Prime Minister Theresa May has been savaged by callers over her Brexit deal on a radio phone-in.

Appearing on LBC's Nick Ferrari Show, Mrs May was told to quit, make way for Jacob Rees-Mogg and even compared to former premier Neville Chamberlain, notorious for his policy of appeasement towards Hitler.

Caller John, from Gillingham, labelled Mrs May a "modern-day Chamberlain", the prime minister who famously claimed to have secured "peace for our time" in negotiations with Hitler, only for the Second World War to break out the following year.

John asked the Prime Minister: "Do you consider yourself the modern-day Chamberlain, who also went to Europe and negotiated with a foreign power and came back having appeased that foreign power and not stood up for our country?

"I would like you to stand up for our country and stand up for what's best for our country. Appeasing a foreign power and locking us in forever is not doing that."

Mrs May replied: "No I don't, and the reason is this: We are not going to be locked in forever to something that we don't want."

Conservative-supporting councillor Dan, from Louth, called on Mrs May to stand down, saying he "commended" the PM for trying to strike a Brexit deal with the EU, but "sadly that has not worked".

He asked her: "Please Prime Minister, tell me why do you think you should stay on as PM when you have failed - despite your no doubt honourable intentions - to (deliver on) the referendum result?

"If you cannot do that, I respectfully ask you to do the right thing in the national interest and stand down to allow someone from the Brexit camp to take the lead. There is still time to sort this out."

Mrs May responded by going through details of the draft withdrawal agreement.

She said: "You're absolutely right that for a lot of people who voted Leave, what they wanted to do was make sure that decisions on things like who can come into this country would be taken by us here in the UK, and not by Brussels, and that's exactly what the deal I've negotiated delivers."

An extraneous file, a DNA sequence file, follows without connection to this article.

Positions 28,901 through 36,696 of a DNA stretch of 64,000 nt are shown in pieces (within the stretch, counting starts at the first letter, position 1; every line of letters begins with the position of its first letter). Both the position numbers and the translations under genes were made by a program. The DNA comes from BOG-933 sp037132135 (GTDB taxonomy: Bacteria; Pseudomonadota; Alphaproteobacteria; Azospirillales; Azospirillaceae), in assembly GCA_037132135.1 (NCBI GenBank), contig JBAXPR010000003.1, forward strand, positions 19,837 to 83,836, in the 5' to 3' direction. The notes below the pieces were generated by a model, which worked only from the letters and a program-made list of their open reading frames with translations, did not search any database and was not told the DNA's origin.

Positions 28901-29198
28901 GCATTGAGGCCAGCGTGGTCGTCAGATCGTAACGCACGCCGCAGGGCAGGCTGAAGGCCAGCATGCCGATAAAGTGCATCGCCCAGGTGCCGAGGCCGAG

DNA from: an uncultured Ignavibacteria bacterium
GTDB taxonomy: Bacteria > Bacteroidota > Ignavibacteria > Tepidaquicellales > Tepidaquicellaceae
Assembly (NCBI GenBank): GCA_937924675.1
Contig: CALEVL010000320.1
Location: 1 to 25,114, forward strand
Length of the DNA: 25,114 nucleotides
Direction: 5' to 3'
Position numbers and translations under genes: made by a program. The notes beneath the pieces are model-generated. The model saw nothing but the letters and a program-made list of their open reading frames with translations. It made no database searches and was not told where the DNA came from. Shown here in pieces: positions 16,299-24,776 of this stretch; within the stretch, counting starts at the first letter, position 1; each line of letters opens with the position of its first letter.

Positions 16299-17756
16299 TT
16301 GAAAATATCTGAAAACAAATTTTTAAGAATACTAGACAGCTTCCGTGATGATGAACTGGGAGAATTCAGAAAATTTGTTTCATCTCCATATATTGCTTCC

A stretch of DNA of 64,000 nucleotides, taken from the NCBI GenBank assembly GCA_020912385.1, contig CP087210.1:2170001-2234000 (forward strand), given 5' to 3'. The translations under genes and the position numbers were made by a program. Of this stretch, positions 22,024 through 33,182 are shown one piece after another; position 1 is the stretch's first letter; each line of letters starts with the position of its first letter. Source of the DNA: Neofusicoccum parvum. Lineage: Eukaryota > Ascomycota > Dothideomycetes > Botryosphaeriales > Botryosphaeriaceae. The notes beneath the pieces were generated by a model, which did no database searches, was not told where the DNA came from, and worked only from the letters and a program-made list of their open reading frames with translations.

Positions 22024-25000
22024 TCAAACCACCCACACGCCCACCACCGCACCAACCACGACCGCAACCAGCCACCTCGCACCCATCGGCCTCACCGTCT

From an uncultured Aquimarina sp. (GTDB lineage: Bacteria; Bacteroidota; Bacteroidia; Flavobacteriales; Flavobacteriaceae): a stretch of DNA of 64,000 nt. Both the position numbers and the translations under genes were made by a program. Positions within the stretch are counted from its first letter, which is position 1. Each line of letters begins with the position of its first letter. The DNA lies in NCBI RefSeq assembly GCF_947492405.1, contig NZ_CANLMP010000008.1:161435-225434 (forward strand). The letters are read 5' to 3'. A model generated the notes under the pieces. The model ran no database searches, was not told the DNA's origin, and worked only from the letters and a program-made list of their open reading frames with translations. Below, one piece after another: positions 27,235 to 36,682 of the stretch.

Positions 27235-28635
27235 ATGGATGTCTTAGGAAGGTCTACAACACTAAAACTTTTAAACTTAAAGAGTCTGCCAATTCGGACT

LBC phone-in caller Gary, from Acton in west London, said that it appeared the EU had "got the better deal" in negotiations, and asked Mrs May: "Don't you think Jacob Rees-Mogg is the person to lead us at the moment?"

She replied: "A lot of people look at this and think the only side that's given anything is the UK. Actually that's not the case."

Mrs May said that the EU had initially wanted the European Court of Justice to have jurisdiction in a wide range of areas of UK life following Brexit.

"We are very clear that that cannot be the case, and that's what we've negotiated," she said.

"There are other areas too where the EU has felt that a particular approach is right and we've said no. We've held out, we've held our ground and they've given in to us.

"But it's a negotiation and any negotiation, complex as it is, is actually a negotiation which leads to compromises."

However, some callers were supportive of the Prime Minister, with Michael from Derry in Northern Ireland supporting the deal and Ellen, from Alicante in Spain, saying she had been left in the lurch by Brexiteers.

Michael said: "I'm from the North and when we voted in the majority to Remain, myself included, I actually feel the Prime Minister's deal will be of huge benefit to the region.

"Can the Prime Minister give any reassurance that the bespoke deal won't be scuppered by her confidence and supply partners, the DUP?"

Mrs May explained there were complications over the Northern Irish border but said she believed she had got the best deal possible and hoped MPs would act in the national interest.

And British expat Ellen told the PM she had "every sympathy" for her as she endured criticism from her hard Brexit colleagues.

"Those people who started this all off have all walked away and left you to it and they just want to stand on the sidelines shouting," she told Mrs May.

Responding to Ellen's concern about the status of expats living in EU countries in the case of a no-deal Brexit, Mrs May said: "If there's no deal, I have said that EU citizens living here in the UK will have their rights protected, and I would expect other countries in the EU to do the same for UK citizens living in their countries.

"I would hope that other countries will show the same respect for people who've chosen to live (there)."